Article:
Sun, Sep 26, 2004 - Page 22 News List

Ben Curtis on Vijay Singh's heels


Ben Curtis on the 18th hole at the 84 Lumber Classic in Farmington, Pennsylvania, Friday. Curtis shot a second round 67 for a two-day total of 10-under par.


Ben Curtis came out of nowhere to win the 2003 British Open, one of the biggest upsets ever in a major championship. Almost immediately, nowhere found him again.

Curtis, all but invisible before that upset of a lifetime and all but invisible since, shot a second straight 5-under 67 Friday to close to within two shots of leader Vijay Singh at the 84 Lumber Classic.

Maybe he was wearing the wrong colors for a golfer in Pittsburgh Steelers country -- Cleveland Browns bright orange rather the black and gold -- but it was all that red on the scoreboard that made him stand out.

For someone whose tournaments usually have consisted of two days and out, it was a pleasant turnaround. Even if, no matter where he turned on the back nine, he heard all about his choice of clothing.

"I didn't hear anything until the 14th hole, then I heard something every hole from then on," said Curtis, who grew up a Browns fan in not-that-far-away Ostrander, Ohio. "It took them a little while to wake up and realize I had Browns stuff on."

The Heritage

Five days after making the putt that won the Ryder Cup, Colin Montgomerie missed the cut at a European PGA tour event Friday.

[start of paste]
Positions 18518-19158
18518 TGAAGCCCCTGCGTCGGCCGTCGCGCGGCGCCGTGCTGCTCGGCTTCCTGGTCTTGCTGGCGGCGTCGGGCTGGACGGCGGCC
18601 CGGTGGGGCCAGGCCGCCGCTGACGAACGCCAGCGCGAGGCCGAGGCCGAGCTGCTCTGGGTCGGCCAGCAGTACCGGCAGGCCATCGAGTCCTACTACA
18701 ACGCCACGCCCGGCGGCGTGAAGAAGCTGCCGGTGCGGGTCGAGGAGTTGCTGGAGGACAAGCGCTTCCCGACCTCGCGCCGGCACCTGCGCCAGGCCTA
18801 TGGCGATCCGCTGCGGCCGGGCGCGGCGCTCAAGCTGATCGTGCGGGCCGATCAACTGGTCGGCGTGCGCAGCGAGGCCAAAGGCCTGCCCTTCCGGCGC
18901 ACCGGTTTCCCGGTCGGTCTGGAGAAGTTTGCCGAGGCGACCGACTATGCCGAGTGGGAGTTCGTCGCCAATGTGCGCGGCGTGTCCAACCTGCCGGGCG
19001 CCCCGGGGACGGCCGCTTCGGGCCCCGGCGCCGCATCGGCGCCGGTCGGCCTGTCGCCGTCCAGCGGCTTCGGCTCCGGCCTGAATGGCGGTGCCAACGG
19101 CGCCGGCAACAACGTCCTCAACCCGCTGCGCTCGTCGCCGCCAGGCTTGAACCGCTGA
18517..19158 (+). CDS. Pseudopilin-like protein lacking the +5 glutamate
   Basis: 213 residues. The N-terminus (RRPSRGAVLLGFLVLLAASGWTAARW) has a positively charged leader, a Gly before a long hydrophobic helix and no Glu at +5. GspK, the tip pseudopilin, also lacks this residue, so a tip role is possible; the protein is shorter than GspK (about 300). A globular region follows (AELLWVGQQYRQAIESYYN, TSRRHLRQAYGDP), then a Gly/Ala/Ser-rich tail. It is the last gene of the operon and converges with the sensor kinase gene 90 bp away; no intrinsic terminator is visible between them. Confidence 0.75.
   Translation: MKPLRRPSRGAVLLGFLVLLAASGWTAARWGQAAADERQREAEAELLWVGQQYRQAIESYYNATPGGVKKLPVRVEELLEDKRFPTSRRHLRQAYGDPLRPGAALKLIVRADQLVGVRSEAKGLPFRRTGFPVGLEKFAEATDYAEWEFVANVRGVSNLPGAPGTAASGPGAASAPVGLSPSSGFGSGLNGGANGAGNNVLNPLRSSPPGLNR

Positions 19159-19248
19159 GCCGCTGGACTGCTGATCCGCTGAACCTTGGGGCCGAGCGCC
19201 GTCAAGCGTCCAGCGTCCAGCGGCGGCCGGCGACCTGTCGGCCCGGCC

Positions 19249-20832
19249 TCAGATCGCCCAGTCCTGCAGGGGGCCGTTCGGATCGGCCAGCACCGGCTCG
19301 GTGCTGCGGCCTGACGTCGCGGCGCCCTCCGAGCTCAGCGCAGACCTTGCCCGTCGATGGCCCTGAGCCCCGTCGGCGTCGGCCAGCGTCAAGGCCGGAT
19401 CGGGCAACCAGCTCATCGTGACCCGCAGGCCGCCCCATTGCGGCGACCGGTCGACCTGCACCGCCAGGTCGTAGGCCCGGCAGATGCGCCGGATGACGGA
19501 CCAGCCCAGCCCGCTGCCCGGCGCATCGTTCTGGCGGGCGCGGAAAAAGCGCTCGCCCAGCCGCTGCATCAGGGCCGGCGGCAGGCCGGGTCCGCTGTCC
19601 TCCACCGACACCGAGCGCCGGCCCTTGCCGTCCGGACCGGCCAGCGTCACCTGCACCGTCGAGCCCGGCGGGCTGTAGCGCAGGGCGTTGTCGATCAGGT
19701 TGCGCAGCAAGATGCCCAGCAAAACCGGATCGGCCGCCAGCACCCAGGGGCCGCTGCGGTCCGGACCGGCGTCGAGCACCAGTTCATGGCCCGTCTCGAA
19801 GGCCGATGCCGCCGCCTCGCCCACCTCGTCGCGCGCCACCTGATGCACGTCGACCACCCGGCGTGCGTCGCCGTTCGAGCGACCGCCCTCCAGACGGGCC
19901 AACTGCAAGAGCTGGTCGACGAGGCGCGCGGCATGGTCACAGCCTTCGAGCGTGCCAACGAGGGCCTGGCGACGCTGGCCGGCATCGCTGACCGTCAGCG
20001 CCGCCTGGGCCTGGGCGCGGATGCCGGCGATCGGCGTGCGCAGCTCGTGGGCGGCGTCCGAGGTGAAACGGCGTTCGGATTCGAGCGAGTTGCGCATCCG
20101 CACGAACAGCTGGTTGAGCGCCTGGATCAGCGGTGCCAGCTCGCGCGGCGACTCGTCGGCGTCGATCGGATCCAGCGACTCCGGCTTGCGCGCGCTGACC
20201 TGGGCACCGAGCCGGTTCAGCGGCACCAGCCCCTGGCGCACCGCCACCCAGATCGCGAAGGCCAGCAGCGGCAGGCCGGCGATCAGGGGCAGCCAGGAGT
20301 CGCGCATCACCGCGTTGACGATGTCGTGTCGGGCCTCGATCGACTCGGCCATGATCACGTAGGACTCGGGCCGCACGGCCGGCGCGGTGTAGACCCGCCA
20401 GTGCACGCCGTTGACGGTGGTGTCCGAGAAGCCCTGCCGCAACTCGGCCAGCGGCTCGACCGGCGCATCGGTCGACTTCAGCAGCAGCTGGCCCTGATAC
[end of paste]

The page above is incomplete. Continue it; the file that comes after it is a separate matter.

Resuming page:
Montgomerie shot a five-over-par 77 at The Heritage to follow his one-under 71 and finished three strokes outside the cutoff mark.

Graeme McDowell, who shot a 4-under 68, and Phillip Price, who carded 67, shared the second-round lead at 9-under. Swedes Patrik Sjoland and Henrik Stenson were on 8-under after rounds of 68 and 67 respectively.

Montgomerie never recovered from a double-bogey 7 at his first hole, the 10th. He also bogeyed the 14th and 16th. After a birdie at 18, he double-bogeyed the 136m second hole when his tee shot flew the green into heavy rough. Two more bogeys and two birdies followed.

SAS Championship

Craig Stadler shot a 7-under 65 and took a two-shot lead over defending champion D.A. Weibring and Wayne Levi after the first round of the Champions Tour's SAS Championship on Friday.

Stadler is going for his third straight victory and fifth of the season, an incredible run that just happened to coincide with the solid play of 24-year-old Kevin on the developmental Nationwide Tour.

On Thursday, Kevin shot a 65 in the first round to trail leader Justin Bolli by two shots.

"I knew Kevin had a good round yesterday, so I asked ... how he was doing today," Craig Stadler said.

His son had another fine round -- a 2-under 69 left him very much in contention for his third victory of the season -- and his father did pretty well, too. A bogey at No. 6 dropped Craig Stadler to one over, but he immediately made amends with an eagle on the par-5 7th, where he made a 40-footer.

He started the back with three straight birdies, then added three more over the final four holes.

"I walked off the 18th green toward the scoring tent and saw the scoreboard there," Stadler said. "I said, `I did shoot 7 under.'

"It's been like this for the last few weeks," Stadler said. "I haven't got out real quick, and then I make it up on the back nine. I played a real solid back nine today, I hit a lot of good shots."

He's been doing that pretty much since he turned 50 and became eligible for the seniors tour last June. Besides his victories this season, he has a runner-up, two thirds and 10 other top 10s in 17 events. He played in only 14 events in 2003 and still finished 14th on the money list, winning three times.

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